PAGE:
It's 30 years after the german re-unification as we mind a bizarre plan: We're trekking along the Iron Curtain, the former deadly borderline between the East and the West of Germany! There is a hiking way named „Grenzwanderweg“ or „Green Ribbon“. You can hike here along the path on which the east german border guards monitored the „Iron Curtain“ between the socialist world and the west.
Welcome to number 10:
The next day we have to start another hike. Miles and miles to go again before we can sleep! But the sun is shining and we find a small coffee house right at the dam of the river Elbe with a sweet breakfast. The cyclists are back in hordes and the tables are full. "The days when everyone wanted to leave are over", says Petra, the host and a fantastic baker.
The price of reunification
Those who come back are still young, they buy the old farms and modernize them. "There is enough work, but normally you have to drive over to the west," says Petra. There you earn twice as much as in Schwerin, the next largest city in the east. "So much for the german reunification," laughs Petra.
But the houses along the way tell of wealth and enough money to cover roofs, build solar systems and fill two garages. The nature here looks like a single front garden, the birds are chirping and the farmers are offering apples, honey and potatoes on the garden fence.
In a godforsaken area
Since the godforsaken area between Brandenburg, Lower Saxony and Mecklenburg was discovered by tourists, it perhaps experience its greatest heyday. No more thought of the bad years when the world powers played poker at a bar table about who should be prisoned into the eastern zone and who was allowed to live in freedom.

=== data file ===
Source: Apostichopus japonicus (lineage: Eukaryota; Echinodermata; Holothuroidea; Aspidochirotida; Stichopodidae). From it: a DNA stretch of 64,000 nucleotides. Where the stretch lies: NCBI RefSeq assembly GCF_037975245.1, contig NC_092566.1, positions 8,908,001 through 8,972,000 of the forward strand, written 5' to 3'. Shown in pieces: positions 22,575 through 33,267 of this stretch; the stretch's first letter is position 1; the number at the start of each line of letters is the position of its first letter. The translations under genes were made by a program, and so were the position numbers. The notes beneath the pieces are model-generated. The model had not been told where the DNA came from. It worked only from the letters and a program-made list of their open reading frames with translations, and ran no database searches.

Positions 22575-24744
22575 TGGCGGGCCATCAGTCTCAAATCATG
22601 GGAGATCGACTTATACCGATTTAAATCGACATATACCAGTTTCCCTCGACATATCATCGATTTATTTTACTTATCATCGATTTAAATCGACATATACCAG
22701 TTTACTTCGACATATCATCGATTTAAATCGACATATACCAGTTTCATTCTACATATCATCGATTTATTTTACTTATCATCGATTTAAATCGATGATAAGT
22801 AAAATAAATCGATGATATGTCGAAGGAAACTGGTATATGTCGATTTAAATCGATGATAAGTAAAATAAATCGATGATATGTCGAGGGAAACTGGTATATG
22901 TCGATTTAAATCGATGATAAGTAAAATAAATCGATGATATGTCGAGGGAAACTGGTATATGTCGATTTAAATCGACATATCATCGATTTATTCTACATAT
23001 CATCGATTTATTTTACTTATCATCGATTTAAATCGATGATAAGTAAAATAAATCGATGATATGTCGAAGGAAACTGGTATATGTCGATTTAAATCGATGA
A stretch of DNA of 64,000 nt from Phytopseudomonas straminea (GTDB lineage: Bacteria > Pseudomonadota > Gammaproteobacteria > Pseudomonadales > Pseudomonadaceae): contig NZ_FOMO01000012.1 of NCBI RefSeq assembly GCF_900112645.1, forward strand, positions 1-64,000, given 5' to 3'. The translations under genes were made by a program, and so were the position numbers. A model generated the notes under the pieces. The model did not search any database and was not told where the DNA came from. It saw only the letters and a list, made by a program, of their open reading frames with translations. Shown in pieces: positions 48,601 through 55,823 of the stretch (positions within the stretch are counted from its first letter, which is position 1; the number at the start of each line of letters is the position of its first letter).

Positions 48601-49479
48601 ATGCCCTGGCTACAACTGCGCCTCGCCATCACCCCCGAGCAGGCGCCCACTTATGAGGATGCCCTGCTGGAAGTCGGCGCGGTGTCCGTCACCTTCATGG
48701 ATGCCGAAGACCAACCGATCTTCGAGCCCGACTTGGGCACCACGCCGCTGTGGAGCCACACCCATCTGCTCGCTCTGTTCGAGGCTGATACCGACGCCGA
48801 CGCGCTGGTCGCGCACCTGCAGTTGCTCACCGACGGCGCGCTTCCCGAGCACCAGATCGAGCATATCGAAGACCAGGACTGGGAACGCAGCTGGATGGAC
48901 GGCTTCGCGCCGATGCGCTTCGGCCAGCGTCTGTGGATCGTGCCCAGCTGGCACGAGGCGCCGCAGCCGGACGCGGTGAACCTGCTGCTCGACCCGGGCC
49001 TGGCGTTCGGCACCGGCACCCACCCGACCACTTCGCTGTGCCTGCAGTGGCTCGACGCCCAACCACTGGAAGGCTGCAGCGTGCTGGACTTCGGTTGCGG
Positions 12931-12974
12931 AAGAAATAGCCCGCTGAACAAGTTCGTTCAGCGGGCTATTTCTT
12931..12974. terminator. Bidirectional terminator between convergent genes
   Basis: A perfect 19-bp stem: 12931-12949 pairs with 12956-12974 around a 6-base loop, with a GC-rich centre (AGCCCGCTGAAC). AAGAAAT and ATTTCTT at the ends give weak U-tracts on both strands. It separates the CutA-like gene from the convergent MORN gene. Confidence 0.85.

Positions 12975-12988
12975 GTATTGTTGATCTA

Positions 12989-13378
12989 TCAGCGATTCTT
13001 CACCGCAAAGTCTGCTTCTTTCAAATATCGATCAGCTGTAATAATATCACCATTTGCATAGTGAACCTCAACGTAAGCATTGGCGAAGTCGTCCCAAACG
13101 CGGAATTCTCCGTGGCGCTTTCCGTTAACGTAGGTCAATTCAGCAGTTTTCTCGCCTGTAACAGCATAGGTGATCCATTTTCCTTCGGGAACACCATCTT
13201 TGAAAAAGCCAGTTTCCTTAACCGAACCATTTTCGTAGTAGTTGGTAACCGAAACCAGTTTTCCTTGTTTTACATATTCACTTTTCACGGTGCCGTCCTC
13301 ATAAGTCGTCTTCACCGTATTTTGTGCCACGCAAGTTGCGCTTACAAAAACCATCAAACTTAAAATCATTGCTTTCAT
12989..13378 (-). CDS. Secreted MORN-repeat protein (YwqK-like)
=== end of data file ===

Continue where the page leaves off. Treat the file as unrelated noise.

We walk the Kolonnenweg under our heavy weight in the backpacks and Henry, a guy who looks over his own fence in Popelau, a small village at the riverside, tells us another part of the bitter story.
It happened in 1945 when they east and the west find a deal: The entire area, former belonged to the Lüneburg district at the westens side of the Elbe til the end of the Second World War, was easily given as a present to the russians an transformed into part of the state of Mecklenburg. It was made only for practical reasons - no bridge over the Elbe and correspondingly expected supply difficulties.
The betrayed people
But the people who lived here were held as prisoners for years. Who wasn't try to escape in the first 24 hours after the decicion was handed over to the Soviet zone of occupation in July 1945 was compulsorily transformed into a citizen of the socialist GDR until 1989.
No way out. So beautiful the nature, so cruel the fate. If the farmers gone to their cows a soldier sat in the back seat with a gun, says Henry. If the army had a maneuver there were no guards in charge. Nobody was allowed to go to the animals. And the cows screamed because they couldn't be milked, Henry tells and he points to the cows that are now peacefully on the pasture.
It was a painful deal, forgotten today. No one knows while he rides along the dam on his bycicle and enjoy the fresh wind, the blue sky and the green nature. Only after 40 years local council elections were held in the eight old independent communities on the east side.
And after the peoples vote the old Neuhaus district was reorganized as a part of western Germany. They are all were determined to move back to Lower Saxony. „But it isn't easy“, Petra said, „because we're not right here and not there now“.
The Iron Curtain, in our times an unvisible wall between friends, familys and class mates, has left deep traces not in the landscape but in minds.
A few more pictures for you: